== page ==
Dartmouth Select Board Sues Zoning Board Over Cannabis Decision
DARTMOUTH — A dispute between town boards over plans for a marijuana growing facility on a Dartmouth farm has been taken to court, after the select board and other officials filed a complaint against zoning board members and the farm owner.
Dartmouth Building Commissioner Joe Braga and the town's select and planning boards filed documents on May 24 in Bristol Superior Court appealing a variance granted by the Zoning Board of Appeals (ZBA) earlier this spring.
The appeal names farm owner Claudia Arsenio as well as ZBA members Michael Medeiros, Halim Choubah, and Alvin Youman as defendants. Zoning board members are appointed by the Select Board.
Arsenio is seeking to build an 8,000 sq ft. indoor marijuana cultivation facility at her historic farm at 155 Old Fall River Rd., just off the intersection with Faunce Corner Road in rural North Dartmouth.
Because the farm is not located in the town's marijuana district, she applied for a zoning variance, telling the board that due to poor soil and a high water table, she was no longer able to farm the land.
Town Officials Argue Against Granting the Variance
According to the complaint, the town sold the 22.5-acre property — which has an agricultural restriction on it — to Arsenio and a former co-owner at a $795,000 loss in 2013.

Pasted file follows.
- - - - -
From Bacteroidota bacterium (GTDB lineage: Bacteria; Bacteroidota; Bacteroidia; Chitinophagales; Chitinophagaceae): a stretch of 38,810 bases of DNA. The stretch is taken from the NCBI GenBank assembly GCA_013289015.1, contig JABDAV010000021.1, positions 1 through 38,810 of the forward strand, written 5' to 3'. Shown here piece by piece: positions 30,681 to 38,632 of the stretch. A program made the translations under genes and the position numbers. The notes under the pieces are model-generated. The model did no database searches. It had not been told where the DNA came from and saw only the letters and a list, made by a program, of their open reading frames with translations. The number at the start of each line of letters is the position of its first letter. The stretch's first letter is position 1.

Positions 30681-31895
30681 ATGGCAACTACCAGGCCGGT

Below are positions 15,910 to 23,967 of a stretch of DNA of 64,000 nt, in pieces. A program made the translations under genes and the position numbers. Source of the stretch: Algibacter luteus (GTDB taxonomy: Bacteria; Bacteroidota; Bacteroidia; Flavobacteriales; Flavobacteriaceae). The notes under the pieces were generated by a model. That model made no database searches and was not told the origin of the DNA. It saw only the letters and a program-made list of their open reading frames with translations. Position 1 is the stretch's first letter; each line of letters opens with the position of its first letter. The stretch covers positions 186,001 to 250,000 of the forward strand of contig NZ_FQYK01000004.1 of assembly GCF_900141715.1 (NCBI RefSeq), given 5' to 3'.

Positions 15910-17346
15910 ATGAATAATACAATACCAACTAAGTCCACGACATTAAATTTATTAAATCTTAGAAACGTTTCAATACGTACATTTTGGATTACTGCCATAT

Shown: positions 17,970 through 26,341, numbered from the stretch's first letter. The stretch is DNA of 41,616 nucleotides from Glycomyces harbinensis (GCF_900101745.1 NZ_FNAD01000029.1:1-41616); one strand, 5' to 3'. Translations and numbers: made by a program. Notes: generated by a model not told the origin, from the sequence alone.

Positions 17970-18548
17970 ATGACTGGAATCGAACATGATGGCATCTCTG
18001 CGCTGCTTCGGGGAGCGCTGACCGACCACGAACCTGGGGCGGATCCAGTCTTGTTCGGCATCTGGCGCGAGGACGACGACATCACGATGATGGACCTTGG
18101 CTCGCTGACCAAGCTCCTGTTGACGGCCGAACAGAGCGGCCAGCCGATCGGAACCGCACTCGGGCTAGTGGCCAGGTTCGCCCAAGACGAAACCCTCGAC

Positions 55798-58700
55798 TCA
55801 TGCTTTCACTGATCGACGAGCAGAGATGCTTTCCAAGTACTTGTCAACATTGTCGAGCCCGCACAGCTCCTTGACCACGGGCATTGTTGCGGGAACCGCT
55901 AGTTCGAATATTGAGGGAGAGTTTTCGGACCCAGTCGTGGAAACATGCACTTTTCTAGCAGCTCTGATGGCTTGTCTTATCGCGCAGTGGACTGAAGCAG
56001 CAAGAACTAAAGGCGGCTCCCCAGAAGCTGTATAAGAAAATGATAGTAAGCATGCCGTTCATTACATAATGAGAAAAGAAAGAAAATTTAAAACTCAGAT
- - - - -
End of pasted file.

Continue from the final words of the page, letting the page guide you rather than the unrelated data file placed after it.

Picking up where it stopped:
The owners paid just $80,000 for the property and buildings, including a home where Arsenio now lives.
Plaintiffs argued that any hardship Arsenio is experiencing is "self-created," stating she knew the agricultural restriction was on the land prior to purchasing it at a steep discount.
Dartmouth Town Counsel wrote in the complaint that officials have inferred Arsenio simply wants to stop farming and sees growing marijuana as "more profitable and less taxing."
"That Defendant Arsenio has been unsuccessful as a farmer on land that has been successfully farmed for hundreds of years, or that she simply does not want to deal with the realities and difficulties of farming life, is not a zoning concern," the complaint states.
Arsenio called the filing "discriminatory" and "personal," and said it violated her rights.
Town officials also argue that the ZBA did not have the authority to grant Arsenio the variance, because it was granting relief for a hardship caused by the agricultural restriction on the land — and not relief from zoning bylaws, as is the board's purview.
Granting the variance also violates specific zoning rules, the plaintiffs state, including a bylaw limiting the number of commercial cannabis growing facilities in town to one.
A marijuana cultivation permit has already been granted for a cannabis growing facility on State Road, the complaint notes.
Plaintiffs asked the court to annul the ZBA's decision and deny Arsenio's application.
Response From Arsenio
"At the end of the day this is not about me, it's about farmers rights, and it's homeowners rights," Arsenio told WBSM News.
She said she believes the town is opposed to marijuana cultivation on agriculturally restricted land, and "will now spend tax payers money to take a female farmer to Superior Court to stop it."
Arsenio also noted that the state now allows farmers on agriculturally preserved land to grow cannabis, and she would be eligible under the state rules.
She added that she thinks the appeal from town officials is "discriminatory, personal, and a violation of my rights of ownership."
"It has been a long road already, and unfortunately, I don't expect a resolution any time soon," she said.